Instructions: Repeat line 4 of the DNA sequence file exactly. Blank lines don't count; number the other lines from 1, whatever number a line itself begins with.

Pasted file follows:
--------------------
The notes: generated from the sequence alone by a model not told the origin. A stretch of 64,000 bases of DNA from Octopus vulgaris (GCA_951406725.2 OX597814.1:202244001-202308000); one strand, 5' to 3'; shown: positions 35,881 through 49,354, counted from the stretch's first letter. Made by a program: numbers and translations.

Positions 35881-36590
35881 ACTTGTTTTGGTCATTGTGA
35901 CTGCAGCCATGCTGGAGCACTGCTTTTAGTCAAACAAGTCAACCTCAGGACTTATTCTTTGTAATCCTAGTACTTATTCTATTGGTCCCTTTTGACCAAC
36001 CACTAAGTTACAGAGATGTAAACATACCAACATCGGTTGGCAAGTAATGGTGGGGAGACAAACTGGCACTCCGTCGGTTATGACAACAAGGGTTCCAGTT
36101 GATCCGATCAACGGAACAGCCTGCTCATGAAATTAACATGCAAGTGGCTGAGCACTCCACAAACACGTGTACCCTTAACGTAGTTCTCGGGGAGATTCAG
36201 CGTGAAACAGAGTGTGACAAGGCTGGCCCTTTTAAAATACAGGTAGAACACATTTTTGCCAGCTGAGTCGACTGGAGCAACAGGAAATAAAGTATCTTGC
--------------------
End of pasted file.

35901 CTGCAGCCATGCTGGAGCACTGCTTTTAGTCAAACAAGTCAACCTCAGGACTTATTCTTTGTAATCCTAGTACTTATTCTATTGGTCCCTTTTGACCAAC